In Nazi Germany, SS commander and eugenicist Heinrich Himmler created a Lebensborn, or Fountian of Life, program, through which he is believed to have encouraged mating of SS men with “racially pure” Aryan ladies and kidnapped children who appeared to have desired physical traits. He set up facilities where the kids could be raised, with the hope that they would grow up to constitute a master race that would rule the world. To put it mildly, Himmler’s hypothesis, such as it was, was not confirmed. Last week, the Lebensborn children, most of whom are now in their 60s, gathered for mutual support and therapy. Not only do they look like a pretty average hodgepodge of aging people, but they also tend to have serious emotional issues and are now speaking out about their pasts. You see, people, this is why we have ethics committees. You must, a) debrief all of your subjects and b) not try to create a master race.

Environmentalism is Not Our Bag
While we Americans sit around doing proactive things like not signing the Kyoto treaty and designing inefficient cars, Zanzibar is actually making sacrifices for the good of the environment. Recently the islands banned the import and production of plastic bags. Zanzibar is located on one of the world’s foremost plastic bag routes, as plastic bags heading for the east African mainland must pass through its port. Zanzibar traffics in over 200 metric tons of plastic bags per month, and they contribute about $400,000 per month due to the ban. But as Director of Environment Ali Juma said, “We have to put the environment above everything.” The plastic bags damage marine life, Juma said. Plus, they’re really ugly, and tourism is at the crux of the islands economy. The country has enough problems getting rid of the 200 metric tons of garbage produced every day on the island, and eliminating plastic bags can only help.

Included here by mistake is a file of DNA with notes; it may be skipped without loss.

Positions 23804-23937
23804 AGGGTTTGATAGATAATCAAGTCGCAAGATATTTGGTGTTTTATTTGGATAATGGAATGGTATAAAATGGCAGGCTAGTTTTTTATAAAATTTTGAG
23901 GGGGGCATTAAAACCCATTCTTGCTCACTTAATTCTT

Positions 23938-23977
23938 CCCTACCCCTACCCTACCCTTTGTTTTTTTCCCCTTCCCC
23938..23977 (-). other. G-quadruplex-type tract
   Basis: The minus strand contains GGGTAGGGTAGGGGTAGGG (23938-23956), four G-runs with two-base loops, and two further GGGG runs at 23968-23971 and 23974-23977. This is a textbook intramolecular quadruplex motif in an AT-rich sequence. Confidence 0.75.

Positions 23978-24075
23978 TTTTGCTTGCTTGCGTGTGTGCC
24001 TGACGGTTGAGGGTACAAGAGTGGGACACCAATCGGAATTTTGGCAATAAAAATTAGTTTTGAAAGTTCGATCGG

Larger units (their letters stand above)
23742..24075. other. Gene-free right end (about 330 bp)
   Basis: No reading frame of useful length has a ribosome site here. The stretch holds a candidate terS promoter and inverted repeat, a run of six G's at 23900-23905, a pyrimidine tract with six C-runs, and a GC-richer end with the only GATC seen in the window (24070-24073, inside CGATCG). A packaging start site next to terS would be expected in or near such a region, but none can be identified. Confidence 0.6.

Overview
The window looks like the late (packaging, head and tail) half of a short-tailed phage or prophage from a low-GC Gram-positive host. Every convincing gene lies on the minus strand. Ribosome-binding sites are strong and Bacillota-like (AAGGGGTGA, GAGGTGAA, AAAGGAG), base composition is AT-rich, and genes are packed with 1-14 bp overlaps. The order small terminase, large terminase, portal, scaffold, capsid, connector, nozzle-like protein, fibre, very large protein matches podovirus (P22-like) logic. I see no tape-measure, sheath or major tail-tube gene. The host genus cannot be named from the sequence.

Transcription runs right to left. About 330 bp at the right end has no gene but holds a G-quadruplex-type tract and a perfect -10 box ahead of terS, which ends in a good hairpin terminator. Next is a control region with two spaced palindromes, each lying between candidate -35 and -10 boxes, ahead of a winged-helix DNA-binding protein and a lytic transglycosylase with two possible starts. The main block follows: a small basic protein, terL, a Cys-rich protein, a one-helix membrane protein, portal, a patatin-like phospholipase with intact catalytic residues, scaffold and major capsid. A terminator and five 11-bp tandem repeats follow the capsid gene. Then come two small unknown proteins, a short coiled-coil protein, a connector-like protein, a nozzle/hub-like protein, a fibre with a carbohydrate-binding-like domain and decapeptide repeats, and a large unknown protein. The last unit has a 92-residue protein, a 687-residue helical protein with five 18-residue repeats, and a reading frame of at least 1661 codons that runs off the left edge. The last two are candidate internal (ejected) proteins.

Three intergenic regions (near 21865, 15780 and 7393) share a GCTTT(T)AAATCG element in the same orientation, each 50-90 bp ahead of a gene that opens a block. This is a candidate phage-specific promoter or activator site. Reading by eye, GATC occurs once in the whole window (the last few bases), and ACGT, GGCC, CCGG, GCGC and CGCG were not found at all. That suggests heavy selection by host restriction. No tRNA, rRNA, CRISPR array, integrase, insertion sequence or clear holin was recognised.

Television Tunnel Vision
You must look at one of two things: a beautiful, smiling human face boasting centuries upon centuries of evolutionary refinement, or a blank television screen. If you’re a Scottish child between six and eight years old,  you’d look at the blank screen more likely than not . In a recent study of more than 200 children, researchers flashed two images before children: one of a face and one of a television set. The kids were told to press a button as soon as a chocolate bar appeared on the screen. While five-year-olds responded fastest when the bar was behind the face, kids aged six to eight responded most quickly when the bar appeared behind the TV set, indicating that’s where they’d been looking. Past research has shown that people look at faces first when they’re next to food, musical instruments, trees, plants, or other objects. The only other major case where people prefer an object to a face, the researchers said, is when alcoholics are shown a picture of a drink. The researchers say the results are worrying because they may indicate that children are not developing proper social skills.